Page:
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Film / Love Me Tonight

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Love Me Tonight is a 1932 Musical Romantic Comedy film starring Maurice Chevalier and Jeanette MacDonald, directed by Rouben Mamoulian. Charles Ruggles and Myrna Loy play supporting roles. The music is by Richard Rodgers, with lyrics by Lorenz Hart.

Struggling Parisian tailor Maurice Courtelin (Chevalier) finds he has been bilked on a bill for fifteen suits by the Vicomte Gilbert de Varèze (Ruggles). When he discovers that the vicomte has a bad reputation with tailors all over Paris, Maurice becomes outraged and sets out for the Château d'Artelines to collect his bill. Along the road, Princess Jeanette (MacDonald) narrowly avoids a collision of her buggy with Maurice's car. Maurice immediately falls in love with Jeanette and, although flustered and haughty, she is delighted by him. Neither one is aware of the other's social status.

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To gain time to get the money for the bill, Gilbert invites Maurice to stay for a few days and introduces him as "Baron Courtelin," thereby enabling him to join the other guests of rank. Maurice is fearful of this scheme at first, but changes his mind when he sees Jeanette. Others at the chateau include Gilbert's uncle, the Duc d'Artelines; the duc's man-hungry niece Valentine (Loy); and Jeanette's ineffectual suitor, the Comte de Savignac.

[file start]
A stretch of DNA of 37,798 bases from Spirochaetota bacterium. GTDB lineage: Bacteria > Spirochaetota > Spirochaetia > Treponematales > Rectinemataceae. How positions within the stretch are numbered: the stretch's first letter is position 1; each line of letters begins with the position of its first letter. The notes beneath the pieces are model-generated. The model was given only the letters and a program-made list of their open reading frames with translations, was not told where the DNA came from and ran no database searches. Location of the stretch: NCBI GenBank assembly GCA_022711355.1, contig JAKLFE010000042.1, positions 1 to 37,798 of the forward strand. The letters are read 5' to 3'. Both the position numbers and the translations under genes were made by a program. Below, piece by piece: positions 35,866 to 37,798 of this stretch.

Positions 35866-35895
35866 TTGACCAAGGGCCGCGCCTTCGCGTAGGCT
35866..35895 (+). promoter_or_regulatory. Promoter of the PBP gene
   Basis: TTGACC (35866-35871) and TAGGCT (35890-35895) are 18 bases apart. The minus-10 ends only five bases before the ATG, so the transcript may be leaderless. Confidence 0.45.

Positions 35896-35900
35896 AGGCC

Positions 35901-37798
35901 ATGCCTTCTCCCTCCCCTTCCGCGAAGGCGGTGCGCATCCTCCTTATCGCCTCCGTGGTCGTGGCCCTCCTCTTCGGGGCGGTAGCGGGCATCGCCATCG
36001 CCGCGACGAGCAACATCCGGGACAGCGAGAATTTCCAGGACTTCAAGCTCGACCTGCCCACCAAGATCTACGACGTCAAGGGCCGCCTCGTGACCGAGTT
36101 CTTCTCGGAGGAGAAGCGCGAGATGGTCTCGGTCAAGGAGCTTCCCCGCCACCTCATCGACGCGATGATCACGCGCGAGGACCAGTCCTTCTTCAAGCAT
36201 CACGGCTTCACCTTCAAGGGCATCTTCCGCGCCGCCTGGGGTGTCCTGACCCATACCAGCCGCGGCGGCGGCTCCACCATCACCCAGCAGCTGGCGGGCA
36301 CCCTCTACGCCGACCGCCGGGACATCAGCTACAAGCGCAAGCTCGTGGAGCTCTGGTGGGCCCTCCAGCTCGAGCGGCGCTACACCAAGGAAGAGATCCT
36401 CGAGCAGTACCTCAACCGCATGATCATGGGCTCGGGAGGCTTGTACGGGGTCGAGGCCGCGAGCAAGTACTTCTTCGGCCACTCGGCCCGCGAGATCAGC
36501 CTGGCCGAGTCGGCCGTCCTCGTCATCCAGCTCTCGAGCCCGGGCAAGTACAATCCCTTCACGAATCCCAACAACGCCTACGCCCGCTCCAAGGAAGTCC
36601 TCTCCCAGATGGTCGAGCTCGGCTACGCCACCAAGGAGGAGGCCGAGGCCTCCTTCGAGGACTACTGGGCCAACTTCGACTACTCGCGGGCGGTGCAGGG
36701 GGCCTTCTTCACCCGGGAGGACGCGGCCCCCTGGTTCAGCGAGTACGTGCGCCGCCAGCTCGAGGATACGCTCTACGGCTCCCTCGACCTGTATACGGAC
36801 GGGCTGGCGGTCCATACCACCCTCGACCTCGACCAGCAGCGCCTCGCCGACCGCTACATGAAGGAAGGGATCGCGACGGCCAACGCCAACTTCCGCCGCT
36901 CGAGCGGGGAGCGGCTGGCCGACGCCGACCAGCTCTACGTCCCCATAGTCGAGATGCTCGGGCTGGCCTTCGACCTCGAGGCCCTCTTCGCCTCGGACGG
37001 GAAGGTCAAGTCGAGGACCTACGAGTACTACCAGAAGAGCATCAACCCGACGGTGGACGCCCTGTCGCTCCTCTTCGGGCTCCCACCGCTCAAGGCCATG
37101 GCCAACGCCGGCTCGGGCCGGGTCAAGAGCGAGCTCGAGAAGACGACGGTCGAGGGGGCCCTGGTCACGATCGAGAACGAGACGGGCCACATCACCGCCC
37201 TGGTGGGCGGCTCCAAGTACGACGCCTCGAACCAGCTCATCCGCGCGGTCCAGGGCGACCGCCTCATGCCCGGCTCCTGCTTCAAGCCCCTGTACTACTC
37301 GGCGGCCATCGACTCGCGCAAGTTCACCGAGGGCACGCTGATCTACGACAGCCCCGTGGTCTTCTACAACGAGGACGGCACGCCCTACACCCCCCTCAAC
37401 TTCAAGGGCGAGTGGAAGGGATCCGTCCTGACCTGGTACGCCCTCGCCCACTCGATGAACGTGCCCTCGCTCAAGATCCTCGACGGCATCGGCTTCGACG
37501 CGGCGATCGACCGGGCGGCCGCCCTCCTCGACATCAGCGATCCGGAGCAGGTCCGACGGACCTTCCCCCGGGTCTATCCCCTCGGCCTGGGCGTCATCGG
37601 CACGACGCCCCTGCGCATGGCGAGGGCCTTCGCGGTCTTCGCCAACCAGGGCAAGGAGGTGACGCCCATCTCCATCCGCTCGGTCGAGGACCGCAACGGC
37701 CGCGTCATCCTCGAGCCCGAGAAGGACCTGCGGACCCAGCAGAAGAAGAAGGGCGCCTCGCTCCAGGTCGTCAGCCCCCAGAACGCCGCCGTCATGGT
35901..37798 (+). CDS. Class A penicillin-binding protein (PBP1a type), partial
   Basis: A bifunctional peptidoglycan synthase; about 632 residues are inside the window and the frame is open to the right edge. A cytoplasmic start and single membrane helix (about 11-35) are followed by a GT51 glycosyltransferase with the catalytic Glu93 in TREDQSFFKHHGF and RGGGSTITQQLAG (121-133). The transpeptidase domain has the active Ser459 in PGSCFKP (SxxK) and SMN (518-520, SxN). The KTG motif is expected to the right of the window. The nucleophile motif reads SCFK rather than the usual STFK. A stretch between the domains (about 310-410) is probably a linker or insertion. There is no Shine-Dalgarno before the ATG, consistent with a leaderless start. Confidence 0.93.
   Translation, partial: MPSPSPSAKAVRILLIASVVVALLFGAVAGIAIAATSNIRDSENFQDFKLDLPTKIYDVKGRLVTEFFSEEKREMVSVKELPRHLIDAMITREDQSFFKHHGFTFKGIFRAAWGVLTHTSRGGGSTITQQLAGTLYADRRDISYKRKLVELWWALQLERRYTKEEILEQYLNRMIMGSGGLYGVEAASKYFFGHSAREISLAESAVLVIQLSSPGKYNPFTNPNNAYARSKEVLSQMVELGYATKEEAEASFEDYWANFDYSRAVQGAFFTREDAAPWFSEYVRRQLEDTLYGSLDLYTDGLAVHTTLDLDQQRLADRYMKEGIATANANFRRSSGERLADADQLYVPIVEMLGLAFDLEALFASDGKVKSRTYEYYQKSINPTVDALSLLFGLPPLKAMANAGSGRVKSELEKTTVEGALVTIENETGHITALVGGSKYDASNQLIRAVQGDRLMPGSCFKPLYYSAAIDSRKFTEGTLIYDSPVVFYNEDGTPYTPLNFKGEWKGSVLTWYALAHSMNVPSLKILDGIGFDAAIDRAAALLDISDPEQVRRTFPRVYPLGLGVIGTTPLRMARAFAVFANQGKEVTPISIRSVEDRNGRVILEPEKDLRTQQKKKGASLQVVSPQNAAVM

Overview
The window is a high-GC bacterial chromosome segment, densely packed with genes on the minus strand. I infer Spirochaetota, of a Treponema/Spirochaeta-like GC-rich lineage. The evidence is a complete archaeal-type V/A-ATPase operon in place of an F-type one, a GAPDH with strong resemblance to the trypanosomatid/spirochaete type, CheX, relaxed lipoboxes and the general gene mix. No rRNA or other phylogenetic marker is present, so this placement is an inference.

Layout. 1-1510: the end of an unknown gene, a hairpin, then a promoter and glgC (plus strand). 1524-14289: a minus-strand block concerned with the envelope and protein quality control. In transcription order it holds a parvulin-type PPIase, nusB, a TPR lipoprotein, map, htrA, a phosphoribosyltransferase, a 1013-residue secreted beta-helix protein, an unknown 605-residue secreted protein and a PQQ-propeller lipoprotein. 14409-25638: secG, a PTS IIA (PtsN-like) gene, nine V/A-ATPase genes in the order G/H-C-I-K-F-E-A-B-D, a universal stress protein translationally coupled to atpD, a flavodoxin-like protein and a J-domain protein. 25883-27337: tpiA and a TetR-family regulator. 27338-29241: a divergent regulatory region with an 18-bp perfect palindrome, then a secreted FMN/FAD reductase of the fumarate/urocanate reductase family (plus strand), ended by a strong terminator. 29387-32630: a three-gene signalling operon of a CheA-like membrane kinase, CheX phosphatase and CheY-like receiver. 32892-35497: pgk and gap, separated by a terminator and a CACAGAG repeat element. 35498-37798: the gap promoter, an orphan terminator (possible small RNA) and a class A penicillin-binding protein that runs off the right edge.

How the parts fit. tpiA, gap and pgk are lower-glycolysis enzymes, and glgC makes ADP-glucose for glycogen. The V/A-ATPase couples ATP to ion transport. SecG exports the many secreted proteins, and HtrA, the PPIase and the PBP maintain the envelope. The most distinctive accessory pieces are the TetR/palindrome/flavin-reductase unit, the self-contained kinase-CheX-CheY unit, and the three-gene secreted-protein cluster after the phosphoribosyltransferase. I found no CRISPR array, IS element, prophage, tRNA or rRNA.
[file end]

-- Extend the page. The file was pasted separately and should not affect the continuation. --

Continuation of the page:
While staying at the castle, Maurice arouses Valentine's desire, charms the rest of the family except for Jeanette, saves a deer's life during a hunt, and continues to woo Jeanette. The Comte de Savignac discovers that Maurice's title is fake, but Gilbert then hints that Maurice is a royal who is traveling incognito for security reasons. Finally, Jeanette succumbs to Maurice's charms at a costume ball, and the two pledge their love in the garden. This is followed by a "dream duet" (the title song) in which a Split Screen makes it appear that the two are sleeping side by side.

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The next day, after Maurice criticizes Jeanette's dressmaker, the family confronts him for his rudeness—only to catch him and Jeanette alone with Jeanette partially undressed. Maurice explains that he is redesigning Jeanette's riding outfit, and he proves this by successfully altering it, but in the process he is forced to reveal his true identity. Jeanette recoils from him and runs to her room on hearing that he is a commoner. The entire household is outraged, and Maurice leaves.

However, as a train carries him back to Paris, Jeanette realizes her mistake and catches up to the train on horseback, shouting that she would love to be a tailor's wife. Maurice does not accept this proclamation, so Jeanette rides ahead and stands on the tracks. The train stops, Maurice jumps out, and the two lovers embrace as steam from the train envelops them.


Love Me Tonight provides examples of the following tropes:

  • Ambiguous Syntax: A classic exchange between Gilbert and Valentine after Jeanette has a fainting spell.
    Gilbert: Valentine, can you go for a doctor?
    Valentine: Certainly! Bring him right in!
  • Crash-Into Hello: Zigzagged in that Jeanette's buggy doesn't actually hit Maurice's car—but it does spill her into the ditch, leading to their first meeting.
  • Defrosting Ice Queen: Jeanette.